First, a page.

Ambulatory blood pressure monitoring remains the reference standard for hypertension screening over office-based measurement: US Preventive Services Task Force

1. Screening for hypertension using office-based blood pressure measurement (OBPM) resulted in major accuracy limitations, including misdiagnosis when compared with the current reference standard of ambulatory blood pressure measurement (ABPM).

2. Although hypertension screening is standard practice due to robust evidence linking asymptomatic treatment to improved cardiovascular disease (CVD) outcomes, further research is needed to determine optimal screening strategies and confirmatory algorithms for clinical practice.

Evidence Rating Level: 1 (Excellent)

Study Rundown: Hypertension is highly prevalent and one of the most important risk factors for cardiovascular disease (CVD). Prevention and early intervention including both pharmacologic and lifestyle modifications have been shown to improve CVD outcomes. Thus, accurate and effective measurement and monitoring of blood pressure remains extremely important in clinical practice. While office-based screening for hypertension in adults has been the standard of care for decades, blood pressure measurement (OBPM) may misclassify individuals due to large fluctuations in measurements and limited point-of-care accuracy (white coat or masked hypertension). Furthermore, the current gold standard for hypertension screening using ambulatory blood pressure measurement (ABPM) has been associated with tolerability concerns including temporary sleep disturbance, arm discomfort, and bruising. This systematic review sought to update evidence on the benefits and harms of screening and confirmatory blood pressure measurements in adults, in order to inform the US Preventive Services Task Force. The main outcomes of the selected studies included mortality, CVD events, quality of life, sensitivity, specificity, positive and negative predictive values, and harms of screening. In total, 52 studies (N = 215,534) were selected and used to address four key areas – 1) association of hypertension screening with improved health outcomes, 2) accuracy of OBPM as a single-encounter screening tool compared to ABPM, 3) accuracy of confirmatory blood pressure measurement in adults who initially screen positive compared to ABPM, and 4) harms of screening for hypertension in adults. The review demonstrated that screening using OBPM had major accuracy limitations including large measurement fluctuations and misdiagnosis when compared to the reference standard of ABPM. However, direct harms caused by blood pressure measurement were minimal. Due to the limited accuracy of OBPM and poor tolerability and practicality of ABPM in certain individuals, further research is required to determine optimal screening and confirmation for hypertension in the clinical setting. A limitation of this review was that it excluded accuracy studies in which 20% or more of participants were treated to approximate screening populations. The accuracy of blood pressure measurements may be influenced by blood pressure variability, and variability may be reduced by hypertension medications. Therefore, these pooled accuracy estimates may not be applicable to treated populations.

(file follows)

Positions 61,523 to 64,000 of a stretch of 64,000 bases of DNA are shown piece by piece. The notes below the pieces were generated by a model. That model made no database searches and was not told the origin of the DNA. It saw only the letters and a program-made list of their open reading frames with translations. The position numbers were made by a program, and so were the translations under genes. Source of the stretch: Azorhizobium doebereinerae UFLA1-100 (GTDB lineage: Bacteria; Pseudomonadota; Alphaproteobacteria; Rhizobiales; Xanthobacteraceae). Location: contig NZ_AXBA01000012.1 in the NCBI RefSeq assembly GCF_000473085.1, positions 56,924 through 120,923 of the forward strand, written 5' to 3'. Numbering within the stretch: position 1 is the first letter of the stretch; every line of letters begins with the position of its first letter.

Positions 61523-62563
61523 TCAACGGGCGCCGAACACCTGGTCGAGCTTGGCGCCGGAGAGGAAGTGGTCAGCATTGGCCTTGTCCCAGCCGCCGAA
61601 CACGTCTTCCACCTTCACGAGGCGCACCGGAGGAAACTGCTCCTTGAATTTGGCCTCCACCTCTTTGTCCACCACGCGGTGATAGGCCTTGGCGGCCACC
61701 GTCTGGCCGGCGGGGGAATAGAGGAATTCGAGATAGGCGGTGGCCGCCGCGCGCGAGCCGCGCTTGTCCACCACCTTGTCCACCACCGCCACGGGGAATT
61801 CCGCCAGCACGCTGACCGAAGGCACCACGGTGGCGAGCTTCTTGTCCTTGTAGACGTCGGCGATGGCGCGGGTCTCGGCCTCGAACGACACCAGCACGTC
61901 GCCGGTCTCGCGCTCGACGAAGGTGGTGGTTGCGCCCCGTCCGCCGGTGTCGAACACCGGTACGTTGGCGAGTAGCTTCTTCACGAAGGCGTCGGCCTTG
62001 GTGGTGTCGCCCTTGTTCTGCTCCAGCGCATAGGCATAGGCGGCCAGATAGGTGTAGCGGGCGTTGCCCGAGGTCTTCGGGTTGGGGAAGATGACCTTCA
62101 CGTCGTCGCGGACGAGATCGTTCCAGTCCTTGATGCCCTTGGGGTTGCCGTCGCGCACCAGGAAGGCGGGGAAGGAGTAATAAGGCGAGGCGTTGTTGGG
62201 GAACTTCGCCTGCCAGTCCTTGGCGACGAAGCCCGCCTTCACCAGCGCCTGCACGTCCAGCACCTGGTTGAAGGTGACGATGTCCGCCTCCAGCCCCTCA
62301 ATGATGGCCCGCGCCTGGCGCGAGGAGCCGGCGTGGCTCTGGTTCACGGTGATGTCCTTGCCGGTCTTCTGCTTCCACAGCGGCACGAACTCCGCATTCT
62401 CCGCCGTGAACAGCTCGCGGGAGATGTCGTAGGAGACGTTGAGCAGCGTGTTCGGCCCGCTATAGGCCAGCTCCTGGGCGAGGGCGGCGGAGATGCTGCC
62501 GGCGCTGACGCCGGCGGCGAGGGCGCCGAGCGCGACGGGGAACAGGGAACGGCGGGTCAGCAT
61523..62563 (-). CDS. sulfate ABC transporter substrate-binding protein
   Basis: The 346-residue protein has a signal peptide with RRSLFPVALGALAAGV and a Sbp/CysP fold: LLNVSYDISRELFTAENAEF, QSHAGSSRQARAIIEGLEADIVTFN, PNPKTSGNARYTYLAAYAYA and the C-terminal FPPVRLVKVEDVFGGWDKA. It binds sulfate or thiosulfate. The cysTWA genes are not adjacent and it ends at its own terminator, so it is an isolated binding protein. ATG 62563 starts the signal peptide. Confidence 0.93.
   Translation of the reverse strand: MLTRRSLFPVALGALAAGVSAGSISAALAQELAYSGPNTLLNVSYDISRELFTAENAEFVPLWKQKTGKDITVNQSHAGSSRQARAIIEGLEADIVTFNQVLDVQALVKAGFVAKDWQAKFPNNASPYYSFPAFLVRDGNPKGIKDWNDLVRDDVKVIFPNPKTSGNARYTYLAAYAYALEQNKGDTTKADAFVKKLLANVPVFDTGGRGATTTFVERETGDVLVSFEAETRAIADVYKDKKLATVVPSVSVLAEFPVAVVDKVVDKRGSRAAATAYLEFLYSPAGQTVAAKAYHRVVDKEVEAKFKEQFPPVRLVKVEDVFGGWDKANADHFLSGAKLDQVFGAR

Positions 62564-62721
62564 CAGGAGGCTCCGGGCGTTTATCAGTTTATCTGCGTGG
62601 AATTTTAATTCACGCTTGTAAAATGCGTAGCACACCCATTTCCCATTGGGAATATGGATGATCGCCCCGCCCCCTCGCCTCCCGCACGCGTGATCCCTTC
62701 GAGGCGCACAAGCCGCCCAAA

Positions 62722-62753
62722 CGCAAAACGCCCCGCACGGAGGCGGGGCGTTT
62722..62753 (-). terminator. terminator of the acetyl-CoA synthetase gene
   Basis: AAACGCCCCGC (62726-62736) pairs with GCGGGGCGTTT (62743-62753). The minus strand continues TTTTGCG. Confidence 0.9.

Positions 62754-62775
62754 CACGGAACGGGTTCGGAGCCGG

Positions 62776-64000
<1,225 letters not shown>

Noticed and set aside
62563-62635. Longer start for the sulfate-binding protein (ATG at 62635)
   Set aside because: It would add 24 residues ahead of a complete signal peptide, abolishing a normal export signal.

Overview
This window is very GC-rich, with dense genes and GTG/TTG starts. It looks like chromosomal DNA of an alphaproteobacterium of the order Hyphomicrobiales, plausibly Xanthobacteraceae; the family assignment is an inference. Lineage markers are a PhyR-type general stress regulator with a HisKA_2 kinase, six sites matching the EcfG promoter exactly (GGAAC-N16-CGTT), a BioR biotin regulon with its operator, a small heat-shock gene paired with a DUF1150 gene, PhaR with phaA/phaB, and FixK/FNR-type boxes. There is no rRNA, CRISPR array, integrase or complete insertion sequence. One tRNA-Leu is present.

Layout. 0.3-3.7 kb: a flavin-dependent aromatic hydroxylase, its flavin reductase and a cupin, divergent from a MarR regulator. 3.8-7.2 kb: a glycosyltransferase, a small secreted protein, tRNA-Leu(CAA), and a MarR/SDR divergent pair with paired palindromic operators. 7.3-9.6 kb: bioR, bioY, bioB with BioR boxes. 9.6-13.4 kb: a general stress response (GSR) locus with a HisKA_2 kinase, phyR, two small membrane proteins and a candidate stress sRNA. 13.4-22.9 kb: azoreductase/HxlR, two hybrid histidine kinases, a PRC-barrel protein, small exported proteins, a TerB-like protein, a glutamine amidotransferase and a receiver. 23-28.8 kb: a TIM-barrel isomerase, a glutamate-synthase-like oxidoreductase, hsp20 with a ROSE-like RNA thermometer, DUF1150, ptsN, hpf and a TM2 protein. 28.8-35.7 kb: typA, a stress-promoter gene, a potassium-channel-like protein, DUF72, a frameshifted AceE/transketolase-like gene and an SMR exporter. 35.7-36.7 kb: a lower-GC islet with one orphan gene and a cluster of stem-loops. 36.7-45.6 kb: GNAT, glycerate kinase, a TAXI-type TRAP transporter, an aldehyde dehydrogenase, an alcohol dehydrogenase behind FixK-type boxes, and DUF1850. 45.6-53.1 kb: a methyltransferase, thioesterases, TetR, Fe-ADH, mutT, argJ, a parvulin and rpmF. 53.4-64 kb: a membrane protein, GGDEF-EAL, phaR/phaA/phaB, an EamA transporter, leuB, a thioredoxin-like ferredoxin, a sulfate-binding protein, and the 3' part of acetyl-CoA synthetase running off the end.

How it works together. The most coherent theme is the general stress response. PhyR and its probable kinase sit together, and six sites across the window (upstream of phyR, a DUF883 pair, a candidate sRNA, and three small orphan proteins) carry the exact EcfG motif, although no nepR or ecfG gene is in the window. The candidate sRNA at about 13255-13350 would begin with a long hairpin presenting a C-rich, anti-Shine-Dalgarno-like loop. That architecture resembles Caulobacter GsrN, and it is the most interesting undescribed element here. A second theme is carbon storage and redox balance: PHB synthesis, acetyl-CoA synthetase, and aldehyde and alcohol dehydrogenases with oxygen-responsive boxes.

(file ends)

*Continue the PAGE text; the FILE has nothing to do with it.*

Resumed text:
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Relevant Reading: Comparing automated office blood pressure readings with other methods of blood pressure measurement for identifying patients with possible hypertension: a systematic review and meta-analysis

In-Depth [systematic review and meta-analysis]: This systematic review and updated evidence report for the US Preventive Services Task Force included 52 studies from MEDLINE, PubMed, Cochrane Collaboration Central Registry of Controlled Trials, and CINAHL surveyed through March 2021. The study used randomized clinical trials (RCTs) and nonrandomized controlled intervention studies to determine effectiveness of screening; accuracy studies for screening and confirmatory measurements; RCTs, nonrandomized controlled intervention studies, and observational studies for harms of screening and confirmation. A total of 215,534 participants were identified in the 52 selected studies. There were no population-based trials comparing hypertension screening with no screening due to feasibility and ethical concerns. One community-based cluster RCT (n = 140,642) of a multicomponent CVD health promotion trial reported fewer annual CVD-related hospital admissions in the intervention group compared with the control group, but no difference in all-cause mortality (difference, 3.02 per 1000 people; rate ratio, 0.91 [95%CI, 0.86-0.97]). Meta-analysis of 15 studies (n = 11,309) using initial OBPM screening showed a pooled sensitivity of 0.54 (95%CI, 0.37-0.70) and specificity of 0.90 (95%CI, 0.84-0.95), with considerable clinical and statistical heterogeneity. Furthermore, 18 studies (n = 57,128) of various confirmatory blood pressure measurement modalities were heterogeneous. Meta-analysis of 8 office-based compared to 4 home-based confirmation studies (n = 53,183 vs 1,001) showed a pooled sensitivity of 0.80 (95%CI, 0.68-0.88) and 0.84 (95%CI, 0.76-0.90) respectively, and specificity of 0.55 (95%CI, 0.42-0.66) and 0.60 (95%CI, 0.48-0.71) respectively. Lastly, 13 studies (n = 5,150) suggested that screening was associated with no decrease in quality of life or psychological distress. However, ABPM was associated with minor adverse events including temporary sleep disturbance, arm discomfort, and bruising.

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